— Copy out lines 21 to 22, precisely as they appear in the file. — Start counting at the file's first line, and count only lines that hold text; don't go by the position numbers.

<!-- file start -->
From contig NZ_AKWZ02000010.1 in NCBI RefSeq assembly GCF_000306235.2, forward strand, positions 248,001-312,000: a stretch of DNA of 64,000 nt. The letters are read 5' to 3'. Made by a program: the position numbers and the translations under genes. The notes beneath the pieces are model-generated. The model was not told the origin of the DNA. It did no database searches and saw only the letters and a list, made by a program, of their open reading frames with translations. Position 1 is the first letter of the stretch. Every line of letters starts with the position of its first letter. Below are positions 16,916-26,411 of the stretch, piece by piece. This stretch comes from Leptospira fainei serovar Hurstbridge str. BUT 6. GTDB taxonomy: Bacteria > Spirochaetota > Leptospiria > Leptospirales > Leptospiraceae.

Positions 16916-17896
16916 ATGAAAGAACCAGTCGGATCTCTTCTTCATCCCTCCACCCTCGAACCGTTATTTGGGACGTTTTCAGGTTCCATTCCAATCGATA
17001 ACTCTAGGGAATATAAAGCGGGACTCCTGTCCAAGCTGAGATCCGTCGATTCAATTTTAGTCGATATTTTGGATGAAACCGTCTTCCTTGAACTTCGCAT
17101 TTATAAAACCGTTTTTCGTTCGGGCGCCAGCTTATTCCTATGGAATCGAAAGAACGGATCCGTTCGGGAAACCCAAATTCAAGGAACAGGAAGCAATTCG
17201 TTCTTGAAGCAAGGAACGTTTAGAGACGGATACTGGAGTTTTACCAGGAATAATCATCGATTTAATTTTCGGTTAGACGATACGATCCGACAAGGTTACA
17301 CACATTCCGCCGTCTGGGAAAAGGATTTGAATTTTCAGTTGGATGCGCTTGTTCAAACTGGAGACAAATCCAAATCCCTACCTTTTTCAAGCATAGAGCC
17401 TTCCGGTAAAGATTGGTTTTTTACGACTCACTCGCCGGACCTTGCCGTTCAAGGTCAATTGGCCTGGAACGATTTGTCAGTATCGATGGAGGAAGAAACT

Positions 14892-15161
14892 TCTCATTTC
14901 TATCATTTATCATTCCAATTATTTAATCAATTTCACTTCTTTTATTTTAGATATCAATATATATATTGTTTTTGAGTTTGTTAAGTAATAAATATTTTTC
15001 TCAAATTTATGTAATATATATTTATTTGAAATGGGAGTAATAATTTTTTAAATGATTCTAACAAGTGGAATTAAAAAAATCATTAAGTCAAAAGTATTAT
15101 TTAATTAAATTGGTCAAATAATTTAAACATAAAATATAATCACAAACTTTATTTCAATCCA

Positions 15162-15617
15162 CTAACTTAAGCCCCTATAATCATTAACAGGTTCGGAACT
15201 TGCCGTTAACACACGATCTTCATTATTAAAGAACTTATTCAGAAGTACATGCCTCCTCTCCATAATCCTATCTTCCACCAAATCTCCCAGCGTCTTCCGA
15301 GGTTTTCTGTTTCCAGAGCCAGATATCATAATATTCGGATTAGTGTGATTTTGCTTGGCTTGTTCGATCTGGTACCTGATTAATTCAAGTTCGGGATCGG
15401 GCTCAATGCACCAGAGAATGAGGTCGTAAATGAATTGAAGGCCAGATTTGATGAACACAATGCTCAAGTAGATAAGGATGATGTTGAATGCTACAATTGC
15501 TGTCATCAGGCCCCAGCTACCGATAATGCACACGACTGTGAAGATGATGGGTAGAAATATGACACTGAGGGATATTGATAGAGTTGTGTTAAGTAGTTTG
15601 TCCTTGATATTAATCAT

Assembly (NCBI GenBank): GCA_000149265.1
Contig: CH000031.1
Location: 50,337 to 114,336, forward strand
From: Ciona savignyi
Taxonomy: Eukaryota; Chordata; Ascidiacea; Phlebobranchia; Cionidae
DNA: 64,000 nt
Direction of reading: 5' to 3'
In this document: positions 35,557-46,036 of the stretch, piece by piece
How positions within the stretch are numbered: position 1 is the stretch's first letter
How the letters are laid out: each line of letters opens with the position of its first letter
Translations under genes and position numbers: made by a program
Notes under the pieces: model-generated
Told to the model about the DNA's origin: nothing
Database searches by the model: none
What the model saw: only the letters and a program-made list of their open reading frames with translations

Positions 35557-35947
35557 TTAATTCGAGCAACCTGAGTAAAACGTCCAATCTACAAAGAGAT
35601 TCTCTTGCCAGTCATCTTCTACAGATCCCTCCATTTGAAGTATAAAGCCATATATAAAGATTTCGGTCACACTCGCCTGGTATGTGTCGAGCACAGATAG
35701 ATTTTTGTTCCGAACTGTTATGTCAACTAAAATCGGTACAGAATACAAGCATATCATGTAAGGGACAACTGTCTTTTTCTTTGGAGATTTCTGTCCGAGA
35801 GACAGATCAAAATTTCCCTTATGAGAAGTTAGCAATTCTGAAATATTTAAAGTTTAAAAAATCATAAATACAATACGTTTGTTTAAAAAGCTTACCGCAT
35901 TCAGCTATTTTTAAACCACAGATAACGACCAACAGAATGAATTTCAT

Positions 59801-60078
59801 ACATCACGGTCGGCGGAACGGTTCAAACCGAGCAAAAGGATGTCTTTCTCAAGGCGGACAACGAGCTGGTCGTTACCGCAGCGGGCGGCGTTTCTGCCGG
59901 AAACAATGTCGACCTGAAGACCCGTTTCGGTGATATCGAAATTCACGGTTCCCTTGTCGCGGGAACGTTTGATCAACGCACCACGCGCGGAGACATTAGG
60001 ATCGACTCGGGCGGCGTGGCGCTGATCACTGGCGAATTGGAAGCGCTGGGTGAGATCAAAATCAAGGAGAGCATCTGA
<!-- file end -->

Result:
Assembly (NCBI GenBank): GCA_000149265.1
Contig: CH000031.1